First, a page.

This has had a significant impact on the scale of these types of cases, often elongating them and making them much harder to resolve. As Shadow Justice Secretary Richard Burgon has said, “Separation and decisions over child access are some of the most difficult moments people will ever go through. When people are priced out of getting legal help, this can make it even harder for all involved, especially the children, and can escalate into divisive family court battles with long-term consequences”.

Is mediation the answer?

The government’s Legal Aid goal was to encourage a greater focus on mediation as a way of resolving conflicts, but it does not seem to have succeeded. While mediation is compulsory in the majority of cases, many attend court afterwards without understanding the benefits or resolutions that mediation can bring. Jayne Kirtley, our Legal Executive Advocate at Foys Solicitors, puts it best: “Early help can sometimes avoid the need for court proceedings and the emotional conflict that this can bring. Being able to agree on matters amicably works far better than forcing it.

Despite the benefits, mediation is still an option that is largely overlooked. Instead of parties resolving their differences beforehand, Judges now find themselves commonly faced with two unrepresented parties; one party or both being represented is now the exception rather than the norm. Government figures currently suggest that 46% of private family law cases had a lawyer on each side in April to June 2012, but in the same period in 2018, only 19% did. The option is there, but many simply don’t know how to take advantage of it. This is where Foys Solicitors can come in.

We can help

At Foys, our experienced Children and Separation solicitors are equipped to offer practical advice in these situations. We’re experts at helping you through the process of mediation, and a consultation with us includes the first 30 minutes free. If you need help or know someone that may benefit from our assistance, fill out our Online Form or get in touch with your local office:

  • Doncaster – 01302 327 136
  • Retford – 01777 703 100
  • Worksop – 01909 500 511
  • Clowne – 01246 810 050
  • Rotherham – 01709 375 561
  • Sheffield (Waterthorpe) – 0114 251 1702
  • Sheffield (Chapeltown) – 0114 246 7609

If you found this article interesting, why not take a look at:

October 4th, 2018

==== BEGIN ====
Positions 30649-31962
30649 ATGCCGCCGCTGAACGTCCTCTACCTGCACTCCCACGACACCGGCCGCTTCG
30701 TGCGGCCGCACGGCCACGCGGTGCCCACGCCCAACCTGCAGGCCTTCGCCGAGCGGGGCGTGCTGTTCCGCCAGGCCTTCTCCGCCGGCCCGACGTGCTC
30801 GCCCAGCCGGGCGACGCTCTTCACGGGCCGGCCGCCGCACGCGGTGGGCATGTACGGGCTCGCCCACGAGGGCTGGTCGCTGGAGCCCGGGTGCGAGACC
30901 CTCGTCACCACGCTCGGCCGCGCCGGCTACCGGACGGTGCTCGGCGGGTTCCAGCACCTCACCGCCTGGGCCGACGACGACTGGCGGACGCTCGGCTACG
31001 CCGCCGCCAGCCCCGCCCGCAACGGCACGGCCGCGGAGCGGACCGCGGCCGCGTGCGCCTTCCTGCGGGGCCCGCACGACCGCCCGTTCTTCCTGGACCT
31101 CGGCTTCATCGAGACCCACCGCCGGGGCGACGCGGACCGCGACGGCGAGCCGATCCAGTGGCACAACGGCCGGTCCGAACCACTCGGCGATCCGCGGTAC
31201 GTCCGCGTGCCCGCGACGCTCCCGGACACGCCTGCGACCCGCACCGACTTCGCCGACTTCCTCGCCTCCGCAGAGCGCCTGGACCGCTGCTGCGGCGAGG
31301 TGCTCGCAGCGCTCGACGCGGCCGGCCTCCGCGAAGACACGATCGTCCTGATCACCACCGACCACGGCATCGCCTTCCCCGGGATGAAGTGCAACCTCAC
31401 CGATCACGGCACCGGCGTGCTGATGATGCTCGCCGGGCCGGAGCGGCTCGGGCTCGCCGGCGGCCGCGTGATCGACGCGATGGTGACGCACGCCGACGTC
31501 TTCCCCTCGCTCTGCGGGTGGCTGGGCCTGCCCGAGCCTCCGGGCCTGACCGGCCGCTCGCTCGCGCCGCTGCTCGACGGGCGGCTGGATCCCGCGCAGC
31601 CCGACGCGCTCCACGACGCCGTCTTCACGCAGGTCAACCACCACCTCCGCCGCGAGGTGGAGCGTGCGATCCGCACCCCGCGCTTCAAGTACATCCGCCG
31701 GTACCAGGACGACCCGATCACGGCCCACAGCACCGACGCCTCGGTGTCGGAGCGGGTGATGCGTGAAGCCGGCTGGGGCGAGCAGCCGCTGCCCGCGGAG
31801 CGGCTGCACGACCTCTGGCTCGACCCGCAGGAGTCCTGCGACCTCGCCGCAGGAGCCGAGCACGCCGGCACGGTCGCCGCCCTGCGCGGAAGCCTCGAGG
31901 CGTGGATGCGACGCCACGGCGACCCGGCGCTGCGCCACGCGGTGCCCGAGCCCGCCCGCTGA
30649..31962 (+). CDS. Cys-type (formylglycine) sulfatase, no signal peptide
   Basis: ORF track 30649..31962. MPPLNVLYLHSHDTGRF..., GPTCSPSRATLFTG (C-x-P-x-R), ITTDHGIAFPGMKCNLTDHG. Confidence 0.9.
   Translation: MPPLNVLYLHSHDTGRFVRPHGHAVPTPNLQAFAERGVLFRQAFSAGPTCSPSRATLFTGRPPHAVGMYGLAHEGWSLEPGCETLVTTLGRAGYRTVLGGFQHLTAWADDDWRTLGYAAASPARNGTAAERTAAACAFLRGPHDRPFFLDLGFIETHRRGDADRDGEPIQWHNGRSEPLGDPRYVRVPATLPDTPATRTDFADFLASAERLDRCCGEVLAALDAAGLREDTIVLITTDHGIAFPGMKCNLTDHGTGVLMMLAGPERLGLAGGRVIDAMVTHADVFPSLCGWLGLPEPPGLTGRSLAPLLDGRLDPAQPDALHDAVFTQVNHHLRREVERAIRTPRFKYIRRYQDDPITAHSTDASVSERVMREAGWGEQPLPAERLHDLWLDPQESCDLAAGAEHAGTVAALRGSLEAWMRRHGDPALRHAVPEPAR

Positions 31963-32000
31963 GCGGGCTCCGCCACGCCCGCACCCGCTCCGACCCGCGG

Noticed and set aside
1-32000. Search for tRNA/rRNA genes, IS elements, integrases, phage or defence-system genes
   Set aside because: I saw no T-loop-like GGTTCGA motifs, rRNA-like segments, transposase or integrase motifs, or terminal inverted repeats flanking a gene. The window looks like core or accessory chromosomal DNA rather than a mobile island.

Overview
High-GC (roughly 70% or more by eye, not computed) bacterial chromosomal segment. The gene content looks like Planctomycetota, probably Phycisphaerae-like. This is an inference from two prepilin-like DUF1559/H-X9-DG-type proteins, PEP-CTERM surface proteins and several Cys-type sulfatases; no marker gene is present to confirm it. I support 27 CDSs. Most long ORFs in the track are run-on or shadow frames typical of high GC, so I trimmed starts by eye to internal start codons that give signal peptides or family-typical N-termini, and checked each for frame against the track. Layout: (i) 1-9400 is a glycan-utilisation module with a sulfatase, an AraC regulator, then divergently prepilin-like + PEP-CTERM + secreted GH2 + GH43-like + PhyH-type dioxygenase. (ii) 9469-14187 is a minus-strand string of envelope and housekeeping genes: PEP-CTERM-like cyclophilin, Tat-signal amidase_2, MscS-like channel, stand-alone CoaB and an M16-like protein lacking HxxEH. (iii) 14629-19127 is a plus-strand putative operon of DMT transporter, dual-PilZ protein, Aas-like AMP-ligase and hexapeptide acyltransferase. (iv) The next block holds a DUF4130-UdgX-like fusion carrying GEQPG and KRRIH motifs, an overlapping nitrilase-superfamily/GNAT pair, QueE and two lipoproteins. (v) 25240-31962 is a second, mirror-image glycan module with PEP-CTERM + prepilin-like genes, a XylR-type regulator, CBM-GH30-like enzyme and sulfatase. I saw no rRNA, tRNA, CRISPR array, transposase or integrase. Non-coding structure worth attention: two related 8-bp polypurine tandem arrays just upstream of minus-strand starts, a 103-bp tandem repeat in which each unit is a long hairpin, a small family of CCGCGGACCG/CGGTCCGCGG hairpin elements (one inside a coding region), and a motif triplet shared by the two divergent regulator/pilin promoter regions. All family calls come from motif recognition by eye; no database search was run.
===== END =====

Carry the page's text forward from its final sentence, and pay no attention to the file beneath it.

Civil Partnership for all

Happy couple
It’s been a very long fight for Rebecca Steinfeld and Charles Keidan. In 2014 they applied for a Civil Partnership but were refused, on the grounds of The Civil Partnership Act 2004 stating that “Two people are not eligible to register as civil partners of each other if … they are not of the same sex.”

Now, after a four-year legal battle that has involved four different equalities ministers across 3 courts, including the Supreme Court, the judges have finally made their decision. The Civil Partnership Act 2004 was ruled as incompatible with the European Convention of Human Rights: everyone is entitled to apply for civil partnership, regardless of the gender dynamics of the couple.

Civil partnership is an increasingly common choice, with many having experienced a previously bad marriage or simply wishing to avoid the cultural and religious baggage that comes with tying the knot. However the lack of legal recognition had left it in a legally murky area, with none of the rights or financial protection afforded by marriage. Thanks to this ruling, civil partnership will finally be a fair alternative to marriage for everyone, as opposed to an option only afforded to a select group.

If you’re currently in a civil partnership, chances are that you are unsure of your legal future following this ruling. At Foys we’re experts in family law, and we can assist you with making an application to get the legal recognition you deserve.

To find out how we can help, use our Online Form to get in touch, or contact your local Foys Solicitors office:

  • Doncaster – 01302 327 136
  • Retford – 01777 703 100
  • Worksop – 01909 500 511
  • Clowne – 01246 810 050
  • Rotherham – 01709 375 561
  • Sheffield (Waterthorpe) – 0114 251 1702
  • Sheffield (Chapeltown) – 0114 246 7609

October 3rd, 2018

Legal Aid services for family matters with Foys Solicitors

Great news for Foys Solicitors

Family legal aid